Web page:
Doctor Who – Short Trips 7.08 ‘The British Invasion’ review

Wendy Padbury narrates this charming tale which brings the TARDIS and her crew, the Second Doctor, highlander Jamie McCrimmon and the futuristic astrophysicist Zoe Herriot to London’s South Bank in 1951, for the Festival of Britain.

The first quarter of an hour of the play’s unhurried forty-two minutes is made up of some delightful character work. The Doctor is alive in this environment, for the most part thrilled by the history and the futuristic predictions on display, and we hear both Jamie and Zoe’s perspectives on the celebration at hand; while he feels saddened at what feels like royalist propaganda, she marvels at the scale with her mathematical brain seeing patterns in crowds – so alien to her given her cosseted upbringing. It all feels like an authentic episode one of a classic story.

When the trio come across a downhearted scientist, whose exhibit fails to live up to its promise of sending and receiving messages from the moon, they are moved to help her – but the Doctor is, for once, rightly wary of intervening or doing anything too anachronistic. This dilemma also provides a laugh out loud moment, as Jamie rightly points out that the system might work better at night when the moon is out!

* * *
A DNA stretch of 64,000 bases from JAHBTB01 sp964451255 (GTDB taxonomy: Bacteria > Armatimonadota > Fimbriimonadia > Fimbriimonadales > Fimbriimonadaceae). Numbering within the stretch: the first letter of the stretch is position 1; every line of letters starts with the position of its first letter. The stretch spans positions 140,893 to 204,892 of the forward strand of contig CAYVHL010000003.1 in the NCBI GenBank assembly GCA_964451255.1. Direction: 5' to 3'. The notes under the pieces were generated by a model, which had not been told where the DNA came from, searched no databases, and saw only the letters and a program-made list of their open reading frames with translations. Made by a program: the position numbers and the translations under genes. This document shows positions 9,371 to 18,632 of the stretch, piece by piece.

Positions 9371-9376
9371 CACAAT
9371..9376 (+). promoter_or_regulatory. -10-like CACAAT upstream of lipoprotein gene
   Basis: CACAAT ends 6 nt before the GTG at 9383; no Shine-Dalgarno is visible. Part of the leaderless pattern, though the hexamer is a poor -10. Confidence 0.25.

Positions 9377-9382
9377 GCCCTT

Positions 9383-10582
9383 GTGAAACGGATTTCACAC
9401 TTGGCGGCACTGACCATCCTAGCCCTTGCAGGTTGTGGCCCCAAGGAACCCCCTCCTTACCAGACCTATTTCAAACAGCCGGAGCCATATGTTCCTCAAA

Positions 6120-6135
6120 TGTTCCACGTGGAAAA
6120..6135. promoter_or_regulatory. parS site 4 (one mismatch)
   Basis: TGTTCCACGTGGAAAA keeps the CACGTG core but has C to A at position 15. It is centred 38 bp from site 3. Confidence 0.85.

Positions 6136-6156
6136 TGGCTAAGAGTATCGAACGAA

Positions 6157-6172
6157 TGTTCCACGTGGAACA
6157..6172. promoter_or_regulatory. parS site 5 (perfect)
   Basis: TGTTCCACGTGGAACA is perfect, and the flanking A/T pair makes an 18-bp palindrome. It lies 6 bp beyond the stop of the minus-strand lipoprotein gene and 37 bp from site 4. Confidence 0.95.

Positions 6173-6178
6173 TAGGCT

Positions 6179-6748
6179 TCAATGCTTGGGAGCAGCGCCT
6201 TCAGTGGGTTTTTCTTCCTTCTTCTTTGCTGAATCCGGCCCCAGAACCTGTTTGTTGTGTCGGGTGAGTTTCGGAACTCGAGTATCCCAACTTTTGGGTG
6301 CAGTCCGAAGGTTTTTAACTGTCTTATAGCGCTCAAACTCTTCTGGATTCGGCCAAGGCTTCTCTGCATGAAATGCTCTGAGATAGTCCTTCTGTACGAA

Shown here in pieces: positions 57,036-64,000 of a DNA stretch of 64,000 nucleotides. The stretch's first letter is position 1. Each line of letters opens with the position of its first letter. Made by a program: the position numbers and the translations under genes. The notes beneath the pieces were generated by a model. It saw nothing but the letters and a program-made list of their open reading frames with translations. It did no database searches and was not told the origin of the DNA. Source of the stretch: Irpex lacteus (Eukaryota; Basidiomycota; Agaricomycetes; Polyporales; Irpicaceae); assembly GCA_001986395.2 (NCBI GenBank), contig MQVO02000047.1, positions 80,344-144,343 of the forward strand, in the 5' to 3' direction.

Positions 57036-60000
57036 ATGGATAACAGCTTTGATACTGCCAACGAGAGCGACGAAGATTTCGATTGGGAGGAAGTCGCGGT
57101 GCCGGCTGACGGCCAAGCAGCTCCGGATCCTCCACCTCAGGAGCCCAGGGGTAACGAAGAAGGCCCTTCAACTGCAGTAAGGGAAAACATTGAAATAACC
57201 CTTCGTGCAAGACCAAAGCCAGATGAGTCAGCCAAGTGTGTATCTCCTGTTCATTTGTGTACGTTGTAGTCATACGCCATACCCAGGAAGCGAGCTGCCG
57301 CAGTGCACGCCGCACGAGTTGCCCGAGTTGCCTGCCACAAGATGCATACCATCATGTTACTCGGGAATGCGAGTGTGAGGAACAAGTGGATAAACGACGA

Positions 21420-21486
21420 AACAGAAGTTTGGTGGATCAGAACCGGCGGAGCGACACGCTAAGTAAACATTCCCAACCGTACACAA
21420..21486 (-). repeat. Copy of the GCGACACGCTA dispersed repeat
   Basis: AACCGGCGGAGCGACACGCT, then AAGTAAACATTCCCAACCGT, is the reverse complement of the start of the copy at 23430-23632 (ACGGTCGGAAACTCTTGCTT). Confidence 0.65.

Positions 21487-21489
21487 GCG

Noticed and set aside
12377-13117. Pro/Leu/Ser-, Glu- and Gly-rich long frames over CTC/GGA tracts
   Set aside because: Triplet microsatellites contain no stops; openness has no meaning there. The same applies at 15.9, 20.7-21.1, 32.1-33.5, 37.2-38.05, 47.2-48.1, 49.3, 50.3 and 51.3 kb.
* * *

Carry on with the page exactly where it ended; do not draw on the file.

The setting is wonderfully detailed, with Ian Potter’s script giving a real flavour of a spectacle that most listeners likely too young to have experienced, but might have heard about from a relative or learned about at school (as we did). This rich texture is far from just window dressing though, as the story is soundly constructed with all the groundwork required for the conclusion deftly embedded in that opener – and there’s an underlying theme which is thoroughly satisfying and thought-provoking too.

For her part, Wendy Padbury provides some lively narration, with a rather good rendition of Jamie (and some post production lending a hand for parts over a walkie-talkie), and also a great recreation of Patrick Troughton’s breathy performance.

All in all, this is a cracking little Doctor Who tale and another terrific example of what can be achieved in this short story, narrated format.